Toxoplasmosis

General Information

Toxoplasmosis is a disease caused by a single-celled parasite called Toxoplasma gondii. The disease can be acquired by ingesting raw or undercooked infected meat, especially pork, lamb, or venison, or raw milk that contains the parasite. The parasite is shed primarily in the feces of infected cats, and humans can become infected by the ingestion of food, water, or dirt contaminated with cat feces. After the parasite is shed in cat feces, it takes one to five days to become infective and then may remain infective for months to years. Toxoplasmosis can also be acquired through a transplacental infection, when an infected mother passes the infection to her fetus.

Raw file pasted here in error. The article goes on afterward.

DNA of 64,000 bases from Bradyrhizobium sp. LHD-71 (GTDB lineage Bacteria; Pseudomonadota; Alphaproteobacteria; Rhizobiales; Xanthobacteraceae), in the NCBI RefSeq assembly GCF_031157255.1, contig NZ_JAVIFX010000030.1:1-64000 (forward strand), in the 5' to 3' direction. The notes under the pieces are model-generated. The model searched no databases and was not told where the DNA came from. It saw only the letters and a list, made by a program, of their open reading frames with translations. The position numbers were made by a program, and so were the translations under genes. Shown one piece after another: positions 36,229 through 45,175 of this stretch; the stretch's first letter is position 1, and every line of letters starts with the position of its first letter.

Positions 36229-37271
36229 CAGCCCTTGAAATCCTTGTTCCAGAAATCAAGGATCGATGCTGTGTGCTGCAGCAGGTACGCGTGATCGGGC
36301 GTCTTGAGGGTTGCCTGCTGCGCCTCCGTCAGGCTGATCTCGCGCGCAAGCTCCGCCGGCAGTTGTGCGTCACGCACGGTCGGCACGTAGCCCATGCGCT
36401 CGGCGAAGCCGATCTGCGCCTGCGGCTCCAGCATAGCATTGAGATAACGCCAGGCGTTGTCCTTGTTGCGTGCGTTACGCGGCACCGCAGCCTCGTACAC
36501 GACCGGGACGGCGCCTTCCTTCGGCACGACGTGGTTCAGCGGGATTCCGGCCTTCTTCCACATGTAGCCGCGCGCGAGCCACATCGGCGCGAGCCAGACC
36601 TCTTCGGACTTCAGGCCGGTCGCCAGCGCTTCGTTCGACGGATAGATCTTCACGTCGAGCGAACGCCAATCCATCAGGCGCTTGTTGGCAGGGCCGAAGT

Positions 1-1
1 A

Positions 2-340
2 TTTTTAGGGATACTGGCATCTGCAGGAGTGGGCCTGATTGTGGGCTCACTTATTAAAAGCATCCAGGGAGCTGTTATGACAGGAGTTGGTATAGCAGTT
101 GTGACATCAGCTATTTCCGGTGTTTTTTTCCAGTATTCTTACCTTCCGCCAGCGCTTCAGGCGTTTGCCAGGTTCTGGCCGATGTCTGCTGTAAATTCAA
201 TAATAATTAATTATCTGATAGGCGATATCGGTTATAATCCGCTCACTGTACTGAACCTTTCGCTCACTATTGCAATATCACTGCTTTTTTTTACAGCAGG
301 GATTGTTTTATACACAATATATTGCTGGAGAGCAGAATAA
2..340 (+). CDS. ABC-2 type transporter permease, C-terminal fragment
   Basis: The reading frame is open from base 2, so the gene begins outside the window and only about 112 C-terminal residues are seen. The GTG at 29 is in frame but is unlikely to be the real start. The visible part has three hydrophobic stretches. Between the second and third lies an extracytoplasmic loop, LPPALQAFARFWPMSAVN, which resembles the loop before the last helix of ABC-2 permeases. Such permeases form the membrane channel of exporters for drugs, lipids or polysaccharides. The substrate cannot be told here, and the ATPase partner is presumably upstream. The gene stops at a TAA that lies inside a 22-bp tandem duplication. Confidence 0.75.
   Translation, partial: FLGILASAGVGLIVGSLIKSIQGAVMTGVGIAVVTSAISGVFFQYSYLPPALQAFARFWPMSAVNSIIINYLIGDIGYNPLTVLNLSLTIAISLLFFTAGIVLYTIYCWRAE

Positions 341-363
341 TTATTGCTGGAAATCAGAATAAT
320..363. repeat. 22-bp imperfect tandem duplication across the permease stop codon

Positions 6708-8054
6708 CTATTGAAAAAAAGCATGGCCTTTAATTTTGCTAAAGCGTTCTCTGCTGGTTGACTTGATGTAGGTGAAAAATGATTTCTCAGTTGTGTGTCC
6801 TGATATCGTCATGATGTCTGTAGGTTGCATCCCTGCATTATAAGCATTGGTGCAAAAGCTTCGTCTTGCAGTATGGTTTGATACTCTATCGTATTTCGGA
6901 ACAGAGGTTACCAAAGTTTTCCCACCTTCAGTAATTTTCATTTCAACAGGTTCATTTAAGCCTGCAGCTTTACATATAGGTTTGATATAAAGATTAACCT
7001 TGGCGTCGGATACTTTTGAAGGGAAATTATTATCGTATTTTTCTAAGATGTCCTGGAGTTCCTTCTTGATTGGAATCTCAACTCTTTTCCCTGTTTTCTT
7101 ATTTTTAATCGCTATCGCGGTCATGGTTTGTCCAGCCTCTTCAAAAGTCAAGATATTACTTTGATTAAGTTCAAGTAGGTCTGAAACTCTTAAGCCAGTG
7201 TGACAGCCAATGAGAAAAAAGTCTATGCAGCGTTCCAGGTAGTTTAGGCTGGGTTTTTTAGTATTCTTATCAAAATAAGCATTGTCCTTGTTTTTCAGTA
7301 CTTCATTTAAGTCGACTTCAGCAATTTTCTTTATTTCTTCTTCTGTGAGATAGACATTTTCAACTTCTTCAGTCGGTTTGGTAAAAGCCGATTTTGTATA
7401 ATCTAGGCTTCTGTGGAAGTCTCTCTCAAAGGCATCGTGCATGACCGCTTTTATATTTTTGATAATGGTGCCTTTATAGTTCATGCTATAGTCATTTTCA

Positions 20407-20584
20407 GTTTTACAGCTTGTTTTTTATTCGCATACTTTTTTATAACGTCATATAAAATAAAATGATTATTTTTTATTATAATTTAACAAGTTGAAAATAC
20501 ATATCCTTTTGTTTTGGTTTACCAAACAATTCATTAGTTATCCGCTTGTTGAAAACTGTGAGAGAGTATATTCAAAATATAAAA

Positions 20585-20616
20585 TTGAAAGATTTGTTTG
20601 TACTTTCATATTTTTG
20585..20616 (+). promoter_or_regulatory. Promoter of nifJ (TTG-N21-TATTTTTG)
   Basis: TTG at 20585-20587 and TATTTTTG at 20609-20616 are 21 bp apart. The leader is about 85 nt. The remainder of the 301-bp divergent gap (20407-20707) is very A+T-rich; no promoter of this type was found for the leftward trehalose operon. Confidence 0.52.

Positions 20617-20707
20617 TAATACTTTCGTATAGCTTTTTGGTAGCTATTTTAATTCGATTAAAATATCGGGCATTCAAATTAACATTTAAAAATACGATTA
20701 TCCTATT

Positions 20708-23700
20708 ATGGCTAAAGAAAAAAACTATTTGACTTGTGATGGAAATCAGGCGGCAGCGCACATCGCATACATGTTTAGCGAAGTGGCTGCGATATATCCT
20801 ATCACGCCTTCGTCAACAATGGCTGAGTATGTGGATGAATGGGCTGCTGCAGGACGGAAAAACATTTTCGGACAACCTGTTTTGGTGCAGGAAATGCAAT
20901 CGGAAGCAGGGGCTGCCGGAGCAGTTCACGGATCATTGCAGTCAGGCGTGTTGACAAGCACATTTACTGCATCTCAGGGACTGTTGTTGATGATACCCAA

Information for Providers

This is a Wisconsin disease surveillance category II disease:

Wisconsin case reporting and public health follow-up guidelines

Case Reporting and Investigation Protocol (EpiNet): P-01884 Toxoplasmosis (PDF)

Questions about Toxoplasmosis? Contact us!
Phone: 608-267-9003 | Fax: 608-261-4976

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Last Revised: September 22, 2022